Fencing is an Olympic and Paralympic sport that is an intense and entertaining sport with a long tradition and unique etiquette. It is one of only four sports included at every summer Olympic Games since 1896. Fencing is often referred to as “physical chess” as it challenges athletes both physically and mentally while offering a supportive community and fun environment.
Fencing is a fast and athletic competition that evolved out of historical swordsmanship and military training. It’s a sport with all the safety and technology of the present day, while preserving the honor and customs of its heritage.
Fencing is a lifetime sport for people of all ages and backgrounds. Fencers come in all shapes, sizes and ages; physical strength and size are not major factors in the sport. Fencing helps build fitness, athleticism, discipline and coordination and involves three essential skills: footwork, bladework, and tactics. These are universal skills that can be learned at any age and which the fencer strives to continually improve upon.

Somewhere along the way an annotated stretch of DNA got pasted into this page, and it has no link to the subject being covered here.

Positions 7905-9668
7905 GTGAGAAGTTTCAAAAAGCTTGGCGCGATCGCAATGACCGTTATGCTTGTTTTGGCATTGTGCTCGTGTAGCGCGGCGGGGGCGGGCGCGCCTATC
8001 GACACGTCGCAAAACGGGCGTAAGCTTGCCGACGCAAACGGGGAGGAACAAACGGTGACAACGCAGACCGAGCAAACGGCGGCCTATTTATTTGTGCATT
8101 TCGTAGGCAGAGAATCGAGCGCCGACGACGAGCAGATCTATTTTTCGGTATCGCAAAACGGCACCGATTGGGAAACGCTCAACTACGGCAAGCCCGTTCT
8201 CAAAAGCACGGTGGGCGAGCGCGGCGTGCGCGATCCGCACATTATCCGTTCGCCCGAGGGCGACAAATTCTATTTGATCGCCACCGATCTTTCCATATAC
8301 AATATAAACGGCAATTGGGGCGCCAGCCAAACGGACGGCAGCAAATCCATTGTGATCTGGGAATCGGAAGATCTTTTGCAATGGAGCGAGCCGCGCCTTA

Footwork moves the fencing into scoring distance to deliver the touch, or to move away in defense from an attack. Bladework allows the fencer to hit his/her opponent and deflect an attack. Tactics are employed for the thinking and planning used by a fencer to deceive his/her opponent in this game of “physical chess.” While there are fundamental principles that all fencers follow, fencing allows for a high degree of creativity and individual style.